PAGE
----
Garissa University Massacre: Local official’s son named as terrorist

Garissa University Massacre: Local official's son named as terrorist

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  • Many victims were Christian.
  • What converts Kenyans to radicalization?
  • How can the country move forward?

The massacre of 150 people at Garissa University was meted by Islam extremists from Somalia, but one of Kenya’s own attacked the college. In the aftermath, what has citizens worried the most?

The massacre at Garissa University College in Kenya involved the slaughter of nearly 150 people and invited questions of why the incident even occurred. And more importantly: were there warnings, and if so why did no one listen?

Quartz spoke with hospitalized victims, like student Vincent Mungaru, who survived the attack. He recalls a warning a week or so before the attack on April 2. “Then the day before the attack some students were sharing a warning written on a piece of paper,” recalling that “some students even posted on the official notice board as a poster to warn others who did not hear about the threat.”

But many people assumed it was a gruesome April Fool’s Day prank and ignored the warnings. Instead, at least five gunmen broke into the campus, attacked the guards, and students in the dormitories.

Somalia’s al-Shabaab terrorist group claims the attack was a response to Kenyan interference in Somalia. Four of the gunmen were identified as Somoli-Kenyan and the fifth as Tanzanian. But that doesn’t help those left to deal with the consequences.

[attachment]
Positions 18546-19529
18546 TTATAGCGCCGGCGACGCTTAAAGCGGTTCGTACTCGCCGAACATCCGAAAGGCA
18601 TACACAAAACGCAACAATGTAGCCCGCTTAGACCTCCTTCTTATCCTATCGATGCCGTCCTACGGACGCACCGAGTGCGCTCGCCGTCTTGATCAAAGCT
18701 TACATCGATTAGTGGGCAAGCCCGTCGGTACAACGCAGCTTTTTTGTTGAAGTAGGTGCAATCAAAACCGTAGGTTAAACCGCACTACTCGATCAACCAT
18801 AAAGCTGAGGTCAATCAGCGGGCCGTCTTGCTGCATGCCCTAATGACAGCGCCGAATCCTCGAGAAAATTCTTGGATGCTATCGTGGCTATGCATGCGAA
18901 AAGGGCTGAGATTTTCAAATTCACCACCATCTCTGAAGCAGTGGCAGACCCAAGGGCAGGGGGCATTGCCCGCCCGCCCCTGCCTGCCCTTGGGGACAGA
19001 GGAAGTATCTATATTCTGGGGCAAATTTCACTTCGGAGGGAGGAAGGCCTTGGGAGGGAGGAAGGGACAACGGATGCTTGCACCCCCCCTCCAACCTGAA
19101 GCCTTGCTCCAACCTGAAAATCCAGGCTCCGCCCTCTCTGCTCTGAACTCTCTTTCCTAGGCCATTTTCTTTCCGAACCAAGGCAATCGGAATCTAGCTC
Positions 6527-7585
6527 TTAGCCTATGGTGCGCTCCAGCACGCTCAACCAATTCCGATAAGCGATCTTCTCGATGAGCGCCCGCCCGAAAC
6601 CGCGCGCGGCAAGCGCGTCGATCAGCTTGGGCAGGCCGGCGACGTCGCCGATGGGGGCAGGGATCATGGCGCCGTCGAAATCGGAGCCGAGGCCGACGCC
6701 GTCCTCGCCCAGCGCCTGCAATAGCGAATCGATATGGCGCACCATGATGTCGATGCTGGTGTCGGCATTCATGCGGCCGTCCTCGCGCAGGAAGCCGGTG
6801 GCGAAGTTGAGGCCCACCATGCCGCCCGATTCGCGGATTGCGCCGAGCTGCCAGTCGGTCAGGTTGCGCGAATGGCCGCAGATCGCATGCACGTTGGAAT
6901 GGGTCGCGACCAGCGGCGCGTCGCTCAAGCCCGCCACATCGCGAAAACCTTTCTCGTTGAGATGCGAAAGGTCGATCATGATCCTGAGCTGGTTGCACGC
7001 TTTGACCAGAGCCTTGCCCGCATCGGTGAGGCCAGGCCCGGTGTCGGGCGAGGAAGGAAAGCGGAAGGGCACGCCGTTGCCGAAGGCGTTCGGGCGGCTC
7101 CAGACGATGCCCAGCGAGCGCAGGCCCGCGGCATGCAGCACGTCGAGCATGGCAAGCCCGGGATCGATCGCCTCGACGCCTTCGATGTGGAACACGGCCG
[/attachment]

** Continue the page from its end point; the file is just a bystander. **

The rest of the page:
“Why did they target us, why? I came here to learn, I have done nothing to anyone, why kill and maim us?” Another student, Rachael Ndungu, questioned the outlet. And finding the answer is vital since the attack occurred for nearly 15 hours as students were murdered and left to fend for themselves.

In the past several years, Kenya has attempted to push against terrorism through force.

Kenyan military’s battling al-Shabaab in the northern region that butts against Somalia and Ethiopia, two already war-torn and poor countries. In essence, terrorism is a power grab and many Islamic factions do not believe in the Western incorporation and education of others. Quartz also reports that late 2014 saw a butchering of 70 people in two separate attacks in Mandera and claimed 67 victims at the Westgate Mall in 2013.

Mariam Aden, whose son was a Garissa victim, explains the ideology of attacking education institutions. “By targeting students and their teachers, the attackers are sending message that they will paralyze every aspect of our life.” She continued, “I wonder where we will take our children if even schools are not safe anymore.” And that uncertainty is the core of what the terrorists want: the inability to progress.

Africa has faced an insurgence of attacks on education systems recently. Later this month will mark the one-year anniversary of Boko Haram kidnapping 276 boarding schoolgirls from Chibok, Nigeria, and many still remain missing. As more terrorist attacks rock the continent, the victim numbers fall to the wayside and are buried in the annals of war.

Boko Haram and other anti-Western groups instill fear by not allowing citizens to expand opportunities. Trade unions are already calling for professionals to leave the area due to safety concerns, which is bad for sectors like public health and education. On the heels of that information is the fact Garissa was the first campus that openly integrated ethnic Somalis into the college.

Instability has rocked Africa and the Middle Eastern regions as the United States and many nations battle the rising number of well-funded terrorist groups that are looking to retaliate against Western intervention. And both Britain and the US warned citizens to avoid traveling in certain areas of the country, so the Kenyan government knew of the threats but seemingly did not take them seriously.